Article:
In order to help us to understand of value of kingdom, Jesus compares the kingdom of heaven to the treasures we know. The kingdom of heaven is compared to a field of great value, a priceless pearl, and an overflowing net. While we might not attach to imagery used in every parable, at least one will hit us where our heart is and will help us to understand the value of that which God holds out to us through Jesus Christ. The kingdom of heaven is worth selling everything in order to possess it and hold onto it.
Sell everything you own…give your all…and receive back even more! Now, that sounds like a great deal to me! And what makes it even better is that total net worth is not diminished once everything is sold and given up to purchase it. In fact, the worth of those who go for it is enhanced, for everything has been given in exchange for something of greater value.
But, this treasure cannot be put in a bank vault or taken out and displayed on a mantle. This treasure is lived in the heart. This treasure can be shared with others through service and witness without decreasing its value to us. This treasure can be used for a life time to provide us security and comfort, and yet its value remains totally intact.
All earthly treasure will fade and fail away. It can be spent and we can be left with nothing. But the treasure of heaven is forever…from everlasting to everlasting. It is more valuable than all the gold and silver on earth…and it is laying there like an open field, ready for the taking. But it comes at a cost – a cost that requires a change in heart as the treasures of this world are exchanged for the treasure that is ours in the salvation that Jesus is offering. The kingdom of heaven is laid open to us…and for each of us the cost is the same…a change of heart in which God takes center stage and the pursuit of the American dream comes in a distant second.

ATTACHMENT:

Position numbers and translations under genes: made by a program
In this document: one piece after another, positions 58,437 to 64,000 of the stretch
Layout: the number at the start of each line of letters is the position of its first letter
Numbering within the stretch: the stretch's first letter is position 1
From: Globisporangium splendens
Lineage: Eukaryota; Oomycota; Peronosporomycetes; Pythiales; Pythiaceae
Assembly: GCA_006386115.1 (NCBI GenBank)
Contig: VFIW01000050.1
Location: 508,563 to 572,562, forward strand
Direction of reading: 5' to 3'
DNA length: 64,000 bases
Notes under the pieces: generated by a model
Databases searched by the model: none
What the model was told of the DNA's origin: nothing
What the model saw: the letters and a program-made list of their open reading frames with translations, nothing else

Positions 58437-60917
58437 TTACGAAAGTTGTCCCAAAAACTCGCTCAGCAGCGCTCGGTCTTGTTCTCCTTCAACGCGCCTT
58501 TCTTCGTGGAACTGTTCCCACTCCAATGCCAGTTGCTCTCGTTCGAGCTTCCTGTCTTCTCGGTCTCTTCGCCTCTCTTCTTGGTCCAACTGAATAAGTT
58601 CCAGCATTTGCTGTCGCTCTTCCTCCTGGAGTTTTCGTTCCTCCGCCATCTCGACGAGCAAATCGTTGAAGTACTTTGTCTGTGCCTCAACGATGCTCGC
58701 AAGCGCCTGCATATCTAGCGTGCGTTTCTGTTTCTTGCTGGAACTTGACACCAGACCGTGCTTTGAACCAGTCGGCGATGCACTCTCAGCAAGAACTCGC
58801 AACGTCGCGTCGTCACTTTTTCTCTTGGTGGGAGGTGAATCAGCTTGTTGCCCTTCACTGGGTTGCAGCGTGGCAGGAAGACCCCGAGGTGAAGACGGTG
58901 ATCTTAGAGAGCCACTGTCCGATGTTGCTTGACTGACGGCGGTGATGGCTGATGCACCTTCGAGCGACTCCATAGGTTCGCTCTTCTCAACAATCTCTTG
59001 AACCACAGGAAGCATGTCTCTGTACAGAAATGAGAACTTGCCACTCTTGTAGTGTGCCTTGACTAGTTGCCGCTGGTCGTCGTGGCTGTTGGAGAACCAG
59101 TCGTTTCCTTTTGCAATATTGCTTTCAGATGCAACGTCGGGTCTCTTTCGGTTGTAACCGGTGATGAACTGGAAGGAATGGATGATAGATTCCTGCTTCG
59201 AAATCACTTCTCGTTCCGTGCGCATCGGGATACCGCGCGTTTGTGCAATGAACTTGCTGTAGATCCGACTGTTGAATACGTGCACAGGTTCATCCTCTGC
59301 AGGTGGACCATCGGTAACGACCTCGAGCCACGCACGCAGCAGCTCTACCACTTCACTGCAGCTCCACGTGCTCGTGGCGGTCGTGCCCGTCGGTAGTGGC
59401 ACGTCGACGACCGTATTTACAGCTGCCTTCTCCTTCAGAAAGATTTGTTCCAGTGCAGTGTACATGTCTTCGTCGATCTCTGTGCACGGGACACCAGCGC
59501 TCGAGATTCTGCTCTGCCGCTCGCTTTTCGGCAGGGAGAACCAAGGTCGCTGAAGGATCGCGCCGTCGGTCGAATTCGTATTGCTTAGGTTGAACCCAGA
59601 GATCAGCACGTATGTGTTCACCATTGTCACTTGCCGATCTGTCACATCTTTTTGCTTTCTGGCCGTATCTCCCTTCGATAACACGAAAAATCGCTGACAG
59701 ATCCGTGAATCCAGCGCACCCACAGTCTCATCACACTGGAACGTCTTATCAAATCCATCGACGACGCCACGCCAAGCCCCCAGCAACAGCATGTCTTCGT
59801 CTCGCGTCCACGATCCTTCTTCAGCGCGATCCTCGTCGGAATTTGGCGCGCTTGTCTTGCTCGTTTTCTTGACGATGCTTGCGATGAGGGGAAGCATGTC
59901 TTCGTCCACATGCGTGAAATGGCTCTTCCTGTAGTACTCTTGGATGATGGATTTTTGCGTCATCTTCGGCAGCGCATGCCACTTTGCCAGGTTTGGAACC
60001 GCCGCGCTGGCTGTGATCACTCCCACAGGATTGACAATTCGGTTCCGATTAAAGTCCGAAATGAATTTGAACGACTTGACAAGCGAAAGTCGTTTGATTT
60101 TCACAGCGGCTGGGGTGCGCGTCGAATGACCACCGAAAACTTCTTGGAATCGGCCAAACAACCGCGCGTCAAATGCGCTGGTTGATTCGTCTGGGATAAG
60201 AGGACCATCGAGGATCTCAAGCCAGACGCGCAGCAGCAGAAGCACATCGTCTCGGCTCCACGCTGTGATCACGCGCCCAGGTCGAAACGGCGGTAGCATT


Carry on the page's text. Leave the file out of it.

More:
Yes, the price seems extreme…but God doesn’t make the price beyond our means. Whether we have a penny to our name or a storehouse of goods, the price is the same…everything in which we find our security, everything we treasure in this world. What we get in exchange for offering everything we have to God – our goods, our fame, our life – is life in abundance. For, the treasures of this earth, and the security and the comfort they can bring are limited and temporary at best. They can be lost. They can be used up. There are things that they cannot buy. And they pale in comparison to the true riches that God has planned for us in his heavenly realm.
We struggle to acquire the treasure that is transitory, “treasures on earth where moth and rust consume and where thieves break in and steal,” when we should be storing up for ourselves “ treasures in heaven, where neither moth nor rust consumes and where thieves do not break in and steal.” So, set your hearts on the priceless pearl, the fabulous field, the overflowing net of the kingdom of heaven and you may get rid of everything that stands between you and this treasure. “For where your treasure is, there your heart will be also.” (excerpts from Mat 6:19-21)
Let us be heart healthy. And may the peace of God, which surpasses all human understanding, keep your hearts and your minds in Christ Jesus. Amen.